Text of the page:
The EU's executive Commission will call an emergency meeting of ministers over insecticide-tainted eggs in a bid to end "blaming and shaming" over the scandal, health commissioner Vytenis Andriukaitis said Friday.
Andriukaitis told AFP he wanted the Netherlands, Belgium and Germany to stop trading accusations about who is responsible for the scare, which involves fipronil, a chemical that can be harmful to humans.
"Blaming and shaming will bring us nowhere and I want to stop this," the Lithuanian commissioner said in response to emailed questions.
"But first things first. Our common job and our priority now is to manage the situation, gather information, focus on the analysis and lessons to be learned in view to improve our system and prevent criminal activity," Andriukaitis said.
He added: "That is exactly what I have discussed with the German, Belgian and Dutch ministers this week. I proposed to hold a high-level meeting gathering the ministers concerned as well as the representatives of the food safety agencies in all member states involved as soon as we have all the facts available."
Contaminated eggs have been found in at least 11 countries since the scare went public on August 1, with millions of eggs and egg-based products being pulled from supermarket shelves.
Denmark was the latest to say it had been affected, announcing that 20 contaminated tonnes of eggs imported from Belgian suppliers had been sold there.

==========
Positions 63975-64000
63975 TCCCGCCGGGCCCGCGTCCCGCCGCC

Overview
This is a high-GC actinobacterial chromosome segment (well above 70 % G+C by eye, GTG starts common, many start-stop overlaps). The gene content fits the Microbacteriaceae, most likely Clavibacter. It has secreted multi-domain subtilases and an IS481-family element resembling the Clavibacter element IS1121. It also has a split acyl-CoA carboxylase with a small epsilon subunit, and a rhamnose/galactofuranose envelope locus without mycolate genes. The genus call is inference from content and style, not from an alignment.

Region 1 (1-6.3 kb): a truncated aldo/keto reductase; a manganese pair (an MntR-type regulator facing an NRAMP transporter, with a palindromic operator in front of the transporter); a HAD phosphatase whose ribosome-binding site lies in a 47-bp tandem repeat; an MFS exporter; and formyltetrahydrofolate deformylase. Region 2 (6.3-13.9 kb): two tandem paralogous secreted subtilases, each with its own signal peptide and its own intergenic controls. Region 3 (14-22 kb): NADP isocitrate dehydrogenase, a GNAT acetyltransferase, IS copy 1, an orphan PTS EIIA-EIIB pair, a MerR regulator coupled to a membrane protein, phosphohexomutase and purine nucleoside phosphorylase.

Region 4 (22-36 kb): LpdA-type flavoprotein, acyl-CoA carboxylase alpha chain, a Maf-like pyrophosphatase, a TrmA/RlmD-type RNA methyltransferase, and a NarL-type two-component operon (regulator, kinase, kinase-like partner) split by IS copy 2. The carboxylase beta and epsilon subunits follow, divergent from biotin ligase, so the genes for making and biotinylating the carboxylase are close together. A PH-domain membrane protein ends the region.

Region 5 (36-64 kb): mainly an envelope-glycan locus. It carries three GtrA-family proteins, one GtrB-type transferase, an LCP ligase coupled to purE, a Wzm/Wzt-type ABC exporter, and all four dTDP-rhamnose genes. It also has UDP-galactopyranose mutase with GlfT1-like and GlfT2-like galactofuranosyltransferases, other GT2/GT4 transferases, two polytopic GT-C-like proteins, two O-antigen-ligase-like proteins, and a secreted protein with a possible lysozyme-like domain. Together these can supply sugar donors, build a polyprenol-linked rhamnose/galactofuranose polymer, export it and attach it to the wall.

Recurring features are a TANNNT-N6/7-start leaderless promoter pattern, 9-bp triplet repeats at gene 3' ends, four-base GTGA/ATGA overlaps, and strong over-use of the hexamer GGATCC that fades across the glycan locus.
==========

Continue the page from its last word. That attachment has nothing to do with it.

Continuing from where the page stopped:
But there have been rows among Belgium, the Netherlands and Germany -- the three countries where the contaminated eggs were first discovered -- about who is responsible.
Belgium earlier this week accused the Netherlands of knowing about the fipronil eggs since November 2016 and failing to notify other countries, a charge the Dutch have denied.
However Dutch and Belgian investigators carried out coordinated raids on several premises on Thursday, arresting two people at a Dutch firm believed to be at the centre of the crisis.
Fipronil is commonly used to get rid of fleas, lice and ticks from animals but is banned by the European Union from use in the food industry. When eaten in large quantities it can harm people's kidneys, liver and thyroid glands.
The food scare is one of the biggest to hit Europe since the 2013 horsemeat scandal when equine meat was falsely labelled and sold as other kinds of meat.